Provincial Elections Stir Trouble
My comments on the Lehrer News Hour about the implications of the formation of a presidency council are now online.
I was challenged by Dr. Karim on some facts. But I stand by what I said. 1) Adnan al-Janabi was in fact rejected as speaker by the Shiites and Kurds because they said his brother had Baath connections. 2) Mishaan al-Juburi was in fact put forward by the Sunni caucus in parliament. 3) The man who became speaker, Hajem al-Hassani, was thrown out of the Iraqi Islamic Party for declining to resign when that party withdrew from the interim government in protest against the Fallujah campaign, and he does not have grass roots among the Sunni Arabs on the ground in Iraq.
Karim’s insistence that Sunnis with any Baath links at all be ostracized and that the Kurds absolutely must have Kirkuk is a good illustration of the nationalist passions that threaten the stability of Iraq. Nationalism is always very selfish. By the way, Kirkuk was “historically” a Turkmen city probably until the 1950s. And we haven’t lost over 1500 US troops killed and 11,000 wounded to make sure the Kurds can grab Kirkuk. They owe us the basic decency of being willing to compromise for the sake of social peace in Iraq.
Edmund Sanders of the Los Angeles Times has gotten the story. This piece is to my knowledge the first major article in the American press on the story of the provincial elections and all the problems attending them.
He reveals that the struggles over who controls the Najaf police in part involve former American-appointed governor Adnan Zurfi, who was displaced by the Supreme Council for Islamic Revolution in Iraq but has attempted to maintain control of the security forces. Al-Zaman, the reports from which I had earlier summarized, had cast the struggle as one between federal Interior Minister Falah al-Naqib and the local Najaf politicians, and had not see Zurfi as a player in the disturbances.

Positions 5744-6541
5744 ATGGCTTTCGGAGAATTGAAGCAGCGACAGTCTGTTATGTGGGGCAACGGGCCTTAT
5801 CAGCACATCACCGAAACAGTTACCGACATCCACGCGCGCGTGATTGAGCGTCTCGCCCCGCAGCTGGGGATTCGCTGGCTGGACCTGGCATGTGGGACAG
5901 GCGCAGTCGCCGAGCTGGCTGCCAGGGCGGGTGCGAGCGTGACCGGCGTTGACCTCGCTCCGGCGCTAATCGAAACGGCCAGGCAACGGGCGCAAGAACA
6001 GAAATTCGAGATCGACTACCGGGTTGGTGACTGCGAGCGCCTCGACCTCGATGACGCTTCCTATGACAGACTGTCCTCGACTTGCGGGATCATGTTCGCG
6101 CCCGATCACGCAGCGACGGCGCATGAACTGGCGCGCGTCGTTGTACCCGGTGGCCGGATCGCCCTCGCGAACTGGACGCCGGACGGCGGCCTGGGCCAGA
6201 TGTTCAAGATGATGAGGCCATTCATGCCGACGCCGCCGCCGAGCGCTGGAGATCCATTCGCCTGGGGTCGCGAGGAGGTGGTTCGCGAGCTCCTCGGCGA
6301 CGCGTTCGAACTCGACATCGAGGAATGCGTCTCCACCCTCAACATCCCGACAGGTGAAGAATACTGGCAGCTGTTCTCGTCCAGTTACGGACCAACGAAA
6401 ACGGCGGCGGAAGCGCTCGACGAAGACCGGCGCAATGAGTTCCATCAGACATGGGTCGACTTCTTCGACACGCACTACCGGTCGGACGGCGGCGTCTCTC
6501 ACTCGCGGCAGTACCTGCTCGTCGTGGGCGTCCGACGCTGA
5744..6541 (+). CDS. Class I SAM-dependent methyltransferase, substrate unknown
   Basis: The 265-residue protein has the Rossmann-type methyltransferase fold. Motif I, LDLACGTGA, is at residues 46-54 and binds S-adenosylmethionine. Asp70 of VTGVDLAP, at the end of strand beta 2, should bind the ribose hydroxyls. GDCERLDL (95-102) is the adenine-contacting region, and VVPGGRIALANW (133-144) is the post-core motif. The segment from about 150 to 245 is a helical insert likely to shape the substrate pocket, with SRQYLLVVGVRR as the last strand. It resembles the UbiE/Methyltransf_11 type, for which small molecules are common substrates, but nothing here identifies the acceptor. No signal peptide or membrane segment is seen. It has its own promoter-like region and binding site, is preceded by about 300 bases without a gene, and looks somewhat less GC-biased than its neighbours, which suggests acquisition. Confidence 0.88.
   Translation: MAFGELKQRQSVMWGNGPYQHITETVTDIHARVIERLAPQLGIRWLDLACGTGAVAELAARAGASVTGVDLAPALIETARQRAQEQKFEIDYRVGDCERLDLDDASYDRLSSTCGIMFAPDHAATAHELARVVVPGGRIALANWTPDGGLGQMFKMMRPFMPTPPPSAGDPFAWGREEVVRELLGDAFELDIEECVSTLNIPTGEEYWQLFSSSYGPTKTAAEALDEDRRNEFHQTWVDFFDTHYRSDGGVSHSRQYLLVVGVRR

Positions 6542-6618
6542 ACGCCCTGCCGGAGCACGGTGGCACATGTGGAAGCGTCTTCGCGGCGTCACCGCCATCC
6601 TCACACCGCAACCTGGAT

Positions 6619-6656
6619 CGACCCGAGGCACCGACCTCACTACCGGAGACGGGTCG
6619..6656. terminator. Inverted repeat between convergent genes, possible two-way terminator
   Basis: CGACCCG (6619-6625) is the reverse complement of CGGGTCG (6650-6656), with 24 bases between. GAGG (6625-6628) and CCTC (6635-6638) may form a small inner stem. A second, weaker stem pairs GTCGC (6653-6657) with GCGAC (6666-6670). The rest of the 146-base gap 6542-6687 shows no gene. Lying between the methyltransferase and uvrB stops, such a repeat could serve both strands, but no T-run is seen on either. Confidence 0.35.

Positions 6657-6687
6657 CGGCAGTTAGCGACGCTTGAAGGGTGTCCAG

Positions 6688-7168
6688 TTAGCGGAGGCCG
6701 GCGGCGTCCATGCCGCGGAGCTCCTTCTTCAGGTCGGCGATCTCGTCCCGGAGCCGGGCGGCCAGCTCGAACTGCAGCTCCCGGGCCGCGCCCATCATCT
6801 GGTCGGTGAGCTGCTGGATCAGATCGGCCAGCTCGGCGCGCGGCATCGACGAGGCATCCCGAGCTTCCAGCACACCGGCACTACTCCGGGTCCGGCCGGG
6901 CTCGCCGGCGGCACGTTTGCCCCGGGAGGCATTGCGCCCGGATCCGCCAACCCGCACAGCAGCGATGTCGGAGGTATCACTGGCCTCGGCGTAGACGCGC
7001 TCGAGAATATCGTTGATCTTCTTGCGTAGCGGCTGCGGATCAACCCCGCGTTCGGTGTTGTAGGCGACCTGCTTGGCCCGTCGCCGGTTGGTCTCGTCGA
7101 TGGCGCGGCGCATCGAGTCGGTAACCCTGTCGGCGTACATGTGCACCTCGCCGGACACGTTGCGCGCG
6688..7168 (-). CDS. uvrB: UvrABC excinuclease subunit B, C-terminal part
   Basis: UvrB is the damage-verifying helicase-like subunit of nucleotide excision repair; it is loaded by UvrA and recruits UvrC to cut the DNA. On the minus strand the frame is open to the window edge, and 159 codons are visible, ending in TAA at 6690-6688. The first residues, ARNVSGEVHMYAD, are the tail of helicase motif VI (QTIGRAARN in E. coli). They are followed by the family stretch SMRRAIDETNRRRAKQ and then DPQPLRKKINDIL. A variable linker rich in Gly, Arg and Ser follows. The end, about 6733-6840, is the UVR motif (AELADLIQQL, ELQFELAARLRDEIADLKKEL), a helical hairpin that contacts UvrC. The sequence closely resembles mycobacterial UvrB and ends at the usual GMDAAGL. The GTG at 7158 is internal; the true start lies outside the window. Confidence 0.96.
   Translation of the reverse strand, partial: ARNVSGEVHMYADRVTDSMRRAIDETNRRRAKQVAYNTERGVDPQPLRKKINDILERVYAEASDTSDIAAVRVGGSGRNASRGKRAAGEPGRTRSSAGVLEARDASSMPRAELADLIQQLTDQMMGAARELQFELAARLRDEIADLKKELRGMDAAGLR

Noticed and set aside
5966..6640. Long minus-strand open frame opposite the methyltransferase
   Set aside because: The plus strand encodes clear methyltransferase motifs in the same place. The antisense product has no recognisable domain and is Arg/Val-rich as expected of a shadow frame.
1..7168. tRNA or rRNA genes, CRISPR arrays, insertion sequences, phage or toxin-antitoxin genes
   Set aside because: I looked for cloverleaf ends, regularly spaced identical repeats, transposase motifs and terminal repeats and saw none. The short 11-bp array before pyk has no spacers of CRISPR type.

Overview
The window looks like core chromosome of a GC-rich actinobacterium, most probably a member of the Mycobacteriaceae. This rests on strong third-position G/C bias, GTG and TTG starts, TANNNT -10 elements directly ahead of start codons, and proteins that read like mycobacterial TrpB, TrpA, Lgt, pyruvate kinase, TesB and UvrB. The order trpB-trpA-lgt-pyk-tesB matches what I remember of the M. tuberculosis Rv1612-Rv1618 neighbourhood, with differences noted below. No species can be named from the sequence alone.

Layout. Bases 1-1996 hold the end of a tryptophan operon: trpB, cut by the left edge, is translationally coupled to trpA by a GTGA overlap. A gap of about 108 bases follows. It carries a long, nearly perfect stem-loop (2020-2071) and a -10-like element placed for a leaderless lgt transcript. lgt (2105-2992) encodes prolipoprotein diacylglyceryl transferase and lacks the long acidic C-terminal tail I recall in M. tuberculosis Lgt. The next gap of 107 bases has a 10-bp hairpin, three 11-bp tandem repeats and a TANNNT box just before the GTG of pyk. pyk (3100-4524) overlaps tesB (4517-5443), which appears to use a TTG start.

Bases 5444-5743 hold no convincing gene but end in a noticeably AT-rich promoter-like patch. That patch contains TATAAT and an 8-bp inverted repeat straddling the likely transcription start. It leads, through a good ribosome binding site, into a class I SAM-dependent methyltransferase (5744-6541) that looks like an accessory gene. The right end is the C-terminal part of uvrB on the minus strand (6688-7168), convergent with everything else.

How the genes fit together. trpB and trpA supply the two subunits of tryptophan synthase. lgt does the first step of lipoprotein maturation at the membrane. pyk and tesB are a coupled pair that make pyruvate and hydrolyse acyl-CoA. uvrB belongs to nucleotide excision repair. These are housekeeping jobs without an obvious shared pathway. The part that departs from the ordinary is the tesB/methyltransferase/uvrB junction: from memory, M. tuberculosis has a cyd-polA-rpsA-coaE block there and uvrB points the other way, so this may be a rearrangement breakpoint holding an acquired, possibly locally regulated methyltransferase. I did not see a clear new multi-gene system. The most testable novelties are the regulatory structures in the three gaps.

Sanders’ version raises the question of whether the Americans and the Iranians are fighting a proxy war for control of Najaf, with Zurfi acting with Rumsfeld’s backing, while SCIRI is close to Tehran. Najaf province has a population of over half a million, and is home to the extremely important religious pilgrimage site of the Tomb of Ali (the Prophet’s cousin and son-in-law).
Sanders also reveals that SCIRI, which has 20 out of 41 seats on the Basra council, has been outmaneuvered by the Fadila Party, which has made alliances with smaller groups allowing it to come to power. Fadila is an offshoot of the Sadr Movement and is loyal to Shaikh Muhammad Yaqubi, a rival of Muqtada al-Sadr, who studied with Muqtada’s father, Muhammad Sadiq al-Sadr. Yaqubi can claim to be a fully fledged jurisprudent, unlike Muqtada, and has picked up the support of Qom-based Grand Ayatollah Kadhim al-Haeri. All the Sadrists are puritanical Shiite extremists aiming for an Islamic state not so different from what is in Iran. The Sadrist attacks on more secular students at Basra University, Sanders says, may be related to Fadila’s ascendancy in Basra politics. Basra has a strong secular middle class, but its politics has ended up being dominated by Fadila and SCIRI, both of them aspects of political Islam.
Al-Zaman reported on Tuesday that the Diyala city council had finally been elected, tithout giving a breakdown by party or saying who the new governor is. Sanders reveals that the Diyala council is afraid to hold a meeting for fear of being assassinated, as 8 of the members of the previous council were.
And, the Tamim council can’t meet because the Turkmen and Arab members are boycotting, to protest what they see as the victorious Kurds’ high-handedness. Tamim is the province in which Kirkuk is now situated, and the Kurds are making a play for dominance in that city, where they are not the majority and haven’t traditionally been the majority (in the early 20th century it was a Turkmen city).
I have been telling anyone who would listen that the provincial councils are a big story not being covered by the US press, and send Kudos to Sanders for nailing it.
But what about Sadrist dominance in Maysan and Wasit? Did that pan out. And what is this “Wolves” militia that is attacking “terrorists” in Maysan according to the Iraqi press. It is like a noir movie. There are a million stories in the cities of Iraq.
Thanks to Christine Prince for the tip.